CANADA - The chair of the Saskatchewan Pork Development Board says ongoing shortages of live hogs in western Canada demonstrate the need for a made in Canada hog price, Bruce Cochrane.
In June, the highest US slaughter hog numbers ever, resulted in the value of live hogs dropping by about 40 per cent from this time one year ago, while in western Canada processing plants have continued to operate below capacity.
Florian Possberg, the chair of the Saskatchewan Pork Development Board notes, producers in western Canada have faced tougher times over the past 5 years than those in the US so our hog supply has not been as abundant, and some of our plants are a bit short, while others are very short.
Florian Possberg-Saskatchewan Pork Development Board:
We're currently seeing a lot lower prices here in western Canada because we do have an international price, the United States, Canadian price.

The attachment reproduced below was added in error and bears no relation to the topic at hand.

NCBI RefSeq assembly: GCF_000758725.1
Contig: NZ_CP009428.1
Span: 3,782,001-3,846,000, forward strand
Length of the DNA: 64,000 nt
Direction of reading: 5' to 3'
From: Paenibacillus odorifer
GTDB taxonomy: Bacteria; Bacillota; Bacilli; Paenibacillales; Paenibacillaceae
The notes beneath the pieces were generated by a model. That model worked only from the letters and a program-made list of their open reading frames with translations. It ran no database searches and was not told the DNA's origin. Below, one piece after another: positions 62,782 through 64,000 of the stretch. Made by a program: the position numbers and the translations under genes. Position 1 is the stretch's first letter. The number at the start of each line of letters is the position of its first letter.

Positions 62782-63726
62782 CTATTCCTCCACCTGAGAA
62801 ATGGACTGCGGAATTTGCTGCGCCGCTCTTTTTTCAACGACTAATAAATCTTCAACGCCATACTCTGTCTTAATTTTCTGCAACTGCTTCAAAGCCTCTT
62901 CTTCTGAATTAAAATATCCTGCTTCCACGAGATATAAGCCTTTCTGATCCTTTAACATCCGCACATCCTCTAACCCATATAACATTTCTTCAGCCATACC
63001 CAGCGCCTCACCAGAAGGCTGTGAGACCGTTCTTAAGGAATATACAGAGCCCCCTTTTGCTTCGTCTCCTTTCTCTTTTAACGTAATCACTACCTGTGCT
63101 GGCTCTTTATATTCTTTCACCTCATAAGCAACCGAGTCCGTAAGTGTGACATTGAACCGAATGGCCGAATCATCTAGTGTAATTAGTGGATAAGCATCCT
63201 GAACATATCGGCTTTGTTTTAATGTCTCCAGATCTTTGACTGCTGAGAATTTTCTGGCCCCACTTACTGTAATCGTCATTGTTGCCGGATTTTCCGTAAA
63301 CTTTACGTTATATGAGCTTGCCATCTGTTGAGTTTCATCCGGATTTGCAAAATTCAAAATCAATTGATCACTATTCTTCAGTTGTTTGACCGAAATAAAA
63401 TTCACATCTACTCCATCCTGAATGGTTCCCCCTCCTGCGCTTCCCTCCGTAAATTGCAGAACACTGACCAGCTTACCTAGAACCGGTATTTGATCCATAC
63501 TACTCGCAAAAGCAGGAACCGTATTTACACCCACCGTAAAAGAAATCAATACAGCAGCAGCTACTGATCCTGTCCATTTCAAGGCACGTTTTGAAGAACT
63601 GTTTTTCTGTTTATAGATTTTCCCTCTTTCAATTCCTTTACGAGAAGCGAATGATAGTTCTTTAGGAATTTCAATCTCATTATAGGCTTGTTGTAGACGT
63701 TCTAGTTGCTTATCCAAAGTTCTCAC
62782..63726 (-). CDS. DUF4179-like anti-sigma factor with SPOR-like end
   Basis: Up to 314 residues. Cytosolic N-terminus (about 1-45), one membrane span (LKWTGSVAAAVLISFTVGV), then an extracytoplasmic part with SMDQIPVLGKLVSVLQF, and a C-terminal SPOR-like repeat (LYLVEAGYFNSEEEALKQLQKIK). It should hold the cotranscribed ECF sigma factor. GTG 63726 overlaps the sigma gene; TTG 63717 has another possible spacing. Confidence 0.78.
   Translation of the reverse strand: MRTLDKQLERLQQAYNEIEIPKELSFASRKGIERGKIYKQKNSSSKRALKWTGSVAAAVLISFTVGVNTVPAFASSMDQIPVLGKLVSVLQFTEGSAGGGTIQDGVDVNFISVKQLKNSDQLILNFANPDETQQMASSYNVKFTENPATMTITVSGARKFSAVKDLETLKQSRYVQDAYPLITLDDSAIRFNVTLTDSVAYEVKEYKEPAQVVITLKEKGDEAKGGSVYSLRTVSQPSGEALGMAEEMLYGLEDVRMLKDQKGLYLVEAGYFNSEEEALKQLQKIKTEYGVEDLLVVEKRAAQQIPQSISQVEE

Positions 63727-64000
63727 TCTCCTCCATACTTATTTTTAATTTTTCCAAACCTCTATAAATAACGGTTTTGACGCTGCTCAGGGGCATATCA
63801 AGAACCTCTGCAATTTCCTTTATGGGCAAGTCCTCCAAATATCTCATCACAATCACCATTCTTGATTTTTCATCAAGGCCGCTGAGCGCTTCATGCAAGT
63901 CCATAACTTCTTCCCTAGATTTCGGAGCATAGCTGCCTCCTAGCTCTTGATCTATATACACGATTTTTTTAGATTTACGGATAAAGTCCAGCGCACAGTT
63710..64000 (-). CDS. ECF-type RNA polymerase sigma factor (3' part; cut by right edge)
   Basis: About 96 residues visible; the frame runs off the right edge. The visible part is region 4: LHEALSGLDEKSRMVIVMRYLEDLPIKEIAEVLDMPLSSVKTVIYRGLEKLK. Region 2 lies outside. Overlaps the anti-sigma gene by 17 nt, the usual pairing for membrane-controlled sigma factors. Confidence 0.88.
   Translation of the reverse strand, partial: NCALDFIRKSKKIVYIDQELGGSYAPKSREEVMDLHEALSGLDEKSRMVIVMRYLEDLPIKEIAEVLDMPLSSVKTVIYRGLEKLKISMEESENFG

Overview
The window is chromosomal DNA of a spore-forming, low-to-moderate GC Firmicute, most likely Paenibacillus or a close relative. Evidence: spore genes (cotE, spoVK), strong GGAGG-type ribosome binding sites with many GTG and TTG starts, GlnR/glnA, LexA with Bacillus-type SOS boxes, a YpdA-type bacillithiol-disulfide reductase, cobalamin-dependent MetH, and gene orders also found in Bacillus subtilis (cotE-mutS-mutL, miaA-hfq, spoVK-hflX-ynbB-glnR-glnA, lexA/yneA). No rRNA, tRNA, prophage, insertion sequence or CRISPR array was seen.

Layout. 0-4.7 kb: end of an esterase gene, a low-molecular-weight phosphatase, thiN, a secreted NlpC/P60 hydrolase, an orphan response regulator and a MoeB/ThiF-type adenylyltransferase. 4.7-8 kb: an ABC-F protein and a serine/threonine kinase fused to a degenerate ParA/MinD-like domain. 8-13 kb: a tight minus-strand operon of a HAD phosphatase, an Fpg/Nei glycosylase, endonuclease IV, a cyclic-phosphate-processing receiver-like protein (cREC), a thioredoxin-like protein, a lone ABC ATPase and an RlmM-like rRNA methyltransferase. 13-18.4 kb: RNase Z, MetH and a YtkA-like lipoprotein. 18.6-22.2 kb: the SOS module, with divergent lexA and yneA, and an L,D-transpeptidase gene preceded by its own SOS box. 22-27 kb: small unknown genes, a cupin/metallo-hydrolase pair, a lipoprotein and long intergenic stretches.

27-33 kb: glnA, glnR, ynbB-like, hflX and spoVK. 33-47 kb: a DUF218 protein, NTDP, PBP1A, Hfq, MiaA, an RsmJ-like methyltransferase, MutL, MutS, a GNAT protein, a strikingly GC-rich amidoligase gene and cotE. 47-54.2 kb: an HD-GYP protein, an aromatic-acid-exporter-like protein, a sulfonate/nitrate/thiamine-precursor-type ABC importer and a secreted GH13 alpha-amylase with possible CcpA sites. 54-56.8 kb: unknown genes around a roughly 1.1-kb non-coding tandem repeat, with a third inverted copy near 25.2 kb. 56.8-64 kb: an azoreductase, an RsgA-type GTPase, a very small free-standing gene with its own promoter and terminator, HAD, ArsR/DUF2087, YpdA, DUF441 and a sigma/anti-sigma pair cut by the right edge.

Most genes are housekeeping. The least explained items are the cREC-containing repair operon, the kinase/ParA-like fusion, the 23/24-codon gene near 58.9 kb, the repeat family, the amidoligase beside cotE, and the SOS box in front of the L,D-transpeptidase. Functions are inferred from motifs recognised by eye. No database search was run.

So, because we're receiving lower prices, we're not getting the price signal to really increase our production here to ramp up and supply more hogs to our processors here in western Canada.
We have different factors that affect our industry here, whether it's Canadian exchange rates.
We've had instances where swine influenza has caused more demand issues in Canada than the US so we really have 1 price but we have 2 different supply needs for our plants north and south of the border.
Obviously, if we're going to fill our plants here, we do need to have price signals that really encourage production here.
Mr Possberg said that packers in western Canada have traditionally bought hogs at a Midwest price or even lower due to the cost of freighting hogs to the Midwest, but if we're going to get the supply we need here to keep our plants operating at capacity, our packers have to figure out a way to give us higher prices so producers get the right signals.
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